December 13, 1987 | Digby Diehl, Diehl is the president of the Los Angeles Center of P.E.N. International
"A World Too Wide" is a dexterous delight of deceptive ease. There is a magic and a wisdom in this 18th book by Gregory McDonald--who demonstrates brilliantly that a light touch does not preclude powerful material. Without ponderousness he enchants the reader in a tale rich with philosophical resonance. David MacFarlane, an internationally famous jazz pianist and composer, has retired with his devoted wife to the rustic quietude of Bass Clef Farm, a cattle ranch about 80 miles out of Nashville.
ENTERTAINMENT
January 24, 2010 | By Jon Caramanica
The most shocking thing about the sweatiest recent sex scene on television wasn't that it ended, um, prematurely, nor that it resulted, indirectly, in a black eye. It's that it involved Ray Romano. Hearing Romano -- his character, Joe Tranelli, actually -- narrate this encounter, from his first post-divorce date, has been one of the many uncomfortable pleasures of "Men of a Certain Age" (TNT, 10 p.m. Mondays), honest about disappointment in a way uncommon for television. Unlike, say, "Cougar Town," which tackles middle age with hysteria and a series of blunt-force punch lines, "Men of a Certain Age" has far more in common with "thirtysomething": slow, even-keeled, interested in detail.
NEWS
March 27, 1997 | IRENE LACHER, TIMES STAFF WRITER
The woman onstage is a poofball of black, all silky long legs and fur trim. Her hair is bobbed in a spray of Easter chick yellow. When she talks to the hungry crowd at the Century Club, you can still hear her breathy bedroom voice. She is, as her press release would have it, a "sex kitten on the prowl again." "I'm Joey, I'm a girl and I'm on the cover of Playboy," she coos, before promoting her pictorial with an encore of "I Get a Kick Out of You."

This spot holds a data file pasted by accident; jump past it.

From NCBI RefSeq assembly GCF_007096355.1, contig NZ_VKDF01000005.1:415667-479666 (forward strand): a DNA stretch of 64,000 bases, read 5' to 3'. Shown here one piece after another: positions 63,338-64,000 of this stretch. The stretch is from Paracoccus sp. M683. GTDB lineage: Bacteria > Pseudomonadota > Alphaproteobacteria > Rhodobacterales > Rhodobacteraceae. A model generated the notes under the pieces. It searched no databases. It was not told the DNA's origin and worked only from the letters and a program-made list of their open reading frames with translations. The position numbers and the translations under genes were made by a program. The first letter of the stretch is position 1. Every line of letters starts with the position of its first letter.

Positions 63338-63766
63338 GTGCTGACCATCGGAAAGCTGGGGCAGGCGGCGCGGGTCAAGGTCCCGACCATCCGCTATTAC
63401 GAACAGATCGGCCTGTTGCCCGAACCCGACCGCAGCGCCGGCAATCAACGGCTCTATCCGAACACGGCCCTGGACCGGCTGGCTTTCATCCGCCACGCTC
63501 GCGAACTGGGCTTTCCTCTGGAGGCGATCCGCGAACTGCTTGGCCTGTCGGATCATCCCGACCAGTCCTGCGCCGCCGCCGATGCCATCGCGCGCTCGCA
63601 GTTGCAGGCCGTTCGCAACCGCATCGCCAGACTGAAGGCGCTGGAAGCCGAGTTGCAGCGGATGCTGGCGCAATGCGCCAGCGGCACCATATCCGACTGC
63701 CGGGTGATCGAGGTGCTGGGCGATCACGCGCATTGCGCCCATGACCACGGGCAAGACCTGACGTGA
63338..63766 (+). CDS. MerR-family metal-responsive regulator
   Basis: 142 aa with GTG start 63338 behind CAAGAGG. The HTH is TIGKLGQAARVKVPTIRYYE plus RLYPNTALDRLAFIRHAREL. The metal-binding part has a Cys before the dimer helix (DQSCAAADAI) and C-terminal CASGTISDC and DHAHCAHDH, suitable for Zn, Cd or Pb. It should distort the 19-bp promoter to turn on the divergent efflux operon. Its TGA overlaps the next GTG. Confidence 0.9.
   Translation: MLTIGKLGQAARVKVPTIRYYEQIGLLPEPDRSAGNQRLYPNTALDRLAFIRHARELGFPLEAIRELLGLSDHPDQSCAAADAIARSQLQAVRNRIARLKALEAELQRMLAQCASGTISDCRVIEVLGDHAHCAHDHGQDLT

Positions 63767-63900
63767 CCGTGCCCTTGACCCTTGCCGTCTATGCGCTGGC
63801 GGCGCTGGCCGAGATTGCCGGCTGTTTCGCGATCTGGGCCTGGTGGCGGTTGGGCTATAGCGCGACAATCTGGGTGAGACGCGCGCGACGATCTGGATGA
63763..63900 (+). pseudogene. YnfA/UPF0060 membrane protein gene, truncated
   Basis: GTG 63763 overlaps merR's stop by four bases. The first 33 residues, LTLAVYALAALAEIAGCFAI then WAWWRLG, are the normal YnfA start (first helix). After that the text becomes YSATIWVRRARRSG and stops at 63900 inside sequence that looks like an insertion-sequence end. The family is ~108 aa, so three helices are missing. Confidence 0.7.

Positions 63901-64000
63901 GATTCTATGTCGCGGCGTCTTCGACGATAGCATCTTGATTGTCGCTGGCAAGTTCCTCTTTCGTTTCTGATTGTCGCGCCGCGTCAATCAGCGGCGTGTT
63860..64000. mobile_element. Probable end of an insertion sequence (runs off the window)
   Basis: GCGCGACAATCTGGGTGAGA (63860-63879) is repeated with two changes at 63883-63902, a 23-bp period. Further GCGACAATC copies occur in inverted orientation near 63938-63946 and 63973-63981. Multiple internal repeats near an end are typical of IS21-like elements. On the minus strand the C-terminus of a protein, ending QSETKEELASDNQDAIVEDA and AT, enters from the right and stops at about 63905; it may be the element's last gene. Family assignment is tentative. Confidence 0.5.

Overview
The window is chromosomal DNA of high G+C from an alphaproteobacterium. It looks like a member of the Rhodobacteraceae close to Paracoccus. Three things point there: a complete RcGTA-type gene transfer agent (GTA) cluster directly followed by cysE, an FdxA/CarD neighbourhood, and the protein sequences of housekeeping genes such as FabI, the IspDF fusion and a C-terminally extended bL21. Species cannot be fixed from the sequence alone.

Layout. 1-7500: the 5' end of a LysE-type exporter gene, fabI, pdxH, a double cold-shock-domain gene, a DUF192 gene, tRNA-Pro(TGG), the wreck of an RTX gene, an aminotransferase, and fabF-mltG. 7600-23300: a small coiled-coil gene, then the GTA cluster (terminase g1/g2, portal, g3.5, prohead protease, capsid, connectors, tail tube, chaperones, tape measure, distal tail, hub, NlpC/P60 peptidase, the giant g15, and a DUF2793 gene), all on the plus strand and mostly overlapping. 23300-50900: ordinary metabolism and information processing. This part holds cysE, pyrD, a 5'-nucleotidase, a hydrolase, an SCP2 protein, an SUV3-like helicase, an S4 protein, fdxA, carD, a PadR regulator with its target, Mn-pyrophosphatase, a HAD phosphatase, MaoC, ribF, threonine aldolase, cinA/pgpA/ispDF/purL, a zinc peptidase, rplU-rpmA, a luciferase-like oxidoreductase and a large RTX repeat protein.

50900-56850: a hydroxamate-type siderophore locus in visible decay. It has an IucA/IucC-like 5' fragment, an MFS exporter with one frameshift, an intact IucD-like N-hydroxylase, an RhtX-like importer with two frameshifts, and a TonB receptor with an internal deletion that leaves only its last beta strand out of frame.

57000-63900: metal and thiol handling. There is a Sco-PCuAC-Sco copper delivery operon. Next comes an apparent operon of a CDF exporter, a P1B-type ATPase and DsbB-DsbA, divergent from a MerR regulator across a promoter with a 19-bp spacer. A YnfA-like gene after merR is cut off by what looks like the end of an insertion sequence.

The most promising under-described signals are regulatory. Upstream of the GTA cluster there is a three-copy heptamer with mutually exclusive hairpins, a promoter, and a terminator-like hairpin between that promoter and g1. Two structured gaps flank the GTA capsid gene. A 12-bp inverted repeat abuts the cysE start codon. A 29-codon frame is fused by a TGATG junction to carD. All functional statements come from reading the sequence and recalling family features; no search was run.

BUSINESS
August 1, 1999 | JAMES FLANIGAN
Retirement has long been viewed as a race you run from the day you begin working to the day you can finally stop. But the notion that the race is about getting to a "finish" line as fast as you can, and with a huge nest egg saved, doesn't fit reality for many Americans today. This report focuses on different ways of thinking about the journey to retirement--and what life can be like after you get there. * Retirement is about to become fashionable--and politically and economically important.
NEWS
August 10, 2012 | By Carolyn Kellogg
Billy Crystal has sold a joking book on aging to Henry Holt and Co., according to the Hollywood Reporter , for which he was paid $4 million. And just think: with that money, he can buy more than 75,000 jumbo packs of Depends . True, that's not much of a joke. But Crystal's humor, of late, hardly seems worth $4 million. The comedian, actor and one-timeĀ "Saturday Night Live" cast member was most recently in the spotlight as the host of the 2012 Academy Awards. "Billy Crystal, hosting his ninth Oscar show (his first was in 1990, his most recent was in 2004)